Sovereignty and strategic autonomy are felt to be at risk today, being threatened by the forces of rising international tensions, disruptive digital transformations and explosive growth of cybersecurity incidents. The combination of AI and cybersecurity is at the sharp edge of this development and raises many ethical questions and dilemmas.
In this commentary, I analyse how we can understand the ethics of AI and cybersecurity in relation to sovereignty and strategic autonomy. The analysis is followed by policy recommendations, some of which may appear to be controversial, such as the strategic use of ethics. I conclude with a reflection on underlying concepts as an invitation for further research. The goal is to inspire policy-makers, academics and business strategists in their work, and to be an input for public debate.
Full open access publication at https://link.springer.com/article/10.1007/s11023-019-09508-4 in Journal Minds and Machines
Call for Papers on “EU digital policies and EU in the world”
NOW OPEN: Call for Papers on “EU digital policies and EU in the world” of the journal Digital Society (editor in chief Prof Luciano Floridi, Oxford University).
I invite you to consider responding to this Call. All info at https://link.springer.com/collections/iaedfbjgie .
The EU is often seen as a regulatory power but as a weak global player in technology or military. Still, EU digital policies do have an external impact (the ‘Brussels effect’). Strategic autonomy and digital sovereignty are hot.
Can and should EU digital policies strengthen the position of EU in the world? In which technologies to strengthen the ‘Brussels effect’? Is the EU’s mandate helpful? Can ethics- and values-driven digital policy be a third way for the EU in a bipolar world? What is integrated, coherent digital policy? What about the speed of change and dominance by a few companies and states?
You can submit at any time until 15 May 2022. For inquiries, contact guest editor Paul Timmers,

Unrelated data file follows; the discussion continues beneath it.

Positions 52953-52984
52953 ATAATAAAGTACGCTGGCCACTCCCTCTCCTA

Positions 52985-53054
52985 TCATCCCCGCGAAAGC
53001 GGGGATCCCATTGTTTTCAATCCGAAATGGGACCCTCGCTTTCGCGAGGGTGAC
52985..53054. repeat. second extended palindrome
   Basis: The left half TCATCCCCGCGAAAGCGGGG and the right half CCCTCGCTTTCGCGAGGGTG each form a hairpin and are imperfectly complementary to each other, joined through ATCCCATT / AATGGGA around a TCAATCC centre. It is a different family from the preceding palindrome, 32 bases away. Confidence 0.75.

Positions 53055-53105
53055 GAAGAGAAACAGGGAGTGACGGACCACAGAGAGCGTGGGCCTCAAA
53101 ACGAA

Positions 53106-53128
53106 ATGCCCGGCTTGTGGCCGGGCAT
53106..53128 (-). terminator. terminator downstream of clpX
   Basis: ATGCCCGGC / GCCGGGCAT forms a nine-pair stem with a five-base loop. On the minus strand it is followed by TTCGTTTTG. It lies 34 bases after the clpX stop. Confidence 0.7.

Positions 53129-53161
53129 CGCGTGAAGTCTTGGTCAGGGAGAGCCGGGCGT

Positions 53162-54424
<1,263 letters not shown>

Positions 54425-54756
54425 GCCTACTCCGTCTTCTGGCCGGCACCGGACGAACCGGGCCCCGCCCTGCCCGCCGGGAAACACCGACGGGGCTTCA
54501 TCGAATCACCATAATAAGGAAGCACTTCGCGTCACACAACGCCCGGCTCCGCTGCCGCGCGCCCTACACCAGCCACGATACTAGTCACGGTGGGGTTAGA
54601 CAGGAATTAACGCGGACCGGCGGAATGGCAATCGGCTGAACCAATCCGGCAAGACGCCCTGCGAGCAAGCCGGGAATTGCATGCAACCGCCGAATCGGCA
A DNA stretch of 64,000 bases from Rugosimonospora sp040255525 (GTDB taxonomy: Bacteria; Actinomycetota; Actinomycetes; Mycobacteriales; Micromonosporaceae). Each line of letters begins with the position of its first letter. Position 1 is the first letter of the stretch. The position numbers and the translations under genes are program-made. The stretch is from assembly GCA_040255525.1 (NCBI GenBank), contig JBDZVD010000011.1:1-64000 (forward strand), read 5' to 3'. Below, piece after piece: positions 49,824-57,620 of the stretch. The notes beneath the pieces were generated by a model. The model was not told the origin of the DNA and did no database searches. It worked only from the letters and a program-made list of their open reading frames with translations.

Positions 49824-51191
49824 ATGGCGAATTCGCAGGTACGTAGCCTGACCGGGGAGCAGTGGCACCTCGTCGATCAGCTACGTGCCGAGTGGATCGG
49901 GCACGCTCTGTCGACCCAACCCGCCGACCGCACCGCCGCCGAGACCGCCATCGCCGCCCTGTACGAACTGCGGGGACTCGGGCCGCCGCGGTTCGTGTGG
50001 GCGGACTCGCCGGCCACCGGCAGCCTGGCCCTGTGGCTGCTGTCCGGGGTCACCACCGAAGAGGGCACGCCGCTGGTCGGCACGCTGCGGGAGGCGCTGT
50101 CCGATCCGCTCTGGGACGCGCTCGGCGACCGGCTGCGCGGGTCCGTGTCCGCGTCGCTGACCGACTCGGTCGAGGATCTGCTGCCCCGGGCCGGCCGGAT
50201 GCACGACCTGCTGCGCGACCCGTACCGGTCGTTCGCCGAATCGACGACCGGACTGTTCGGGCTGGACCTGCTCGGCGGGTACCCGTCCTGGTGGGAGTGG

You can also download the detailed description of the Call for Papers here.
Policy brief on US and EU collaboration on data governance and technology platforms for Transatlantic Technology and Trade Working Group.
This paper provides policy recommendations based on the part of the US-EU Trade and Technology Council (TTC) Pittsburgh statement that addresses US and EU collaboration on data governance and technology platforms.
The Transatlantic Technology and Trade Working Group is an activity of the Transatlantic Leadership Network, a nonpartisan, international network of practitioners, private sector leaders and policy analysts dedicated to strengthening and reorienting transatlantic relations to the rapidly changing dynamics of a globalizing world.
Across the world governments worry that national sovereignty is at risk in the digital age. They are right. Sovereignty does get undermined by a combination of rising international tensions, disruptive digital transformation throughout economy and society, and explosive growth of cybersecurity incidents.
See the LinkedIn post for the full article.
Strategic autonomy: the quest for self-determination and respect.
Strategic autonomy is a means to safeguard sovereignty. Strategic autonomy means capabilities, capacities and control (C3) to safeguard and strengthen sovereignty of the state of an alliance of states such as the EU. The debate on strategic autonomy is ongoing since some 4 years and will not abate soon.
A formal definition:
strategic autonomy is the ability, in terms of capacity and capabilities, to decide and act upon essential aspects of the longer-term future in economy, society and democracy.
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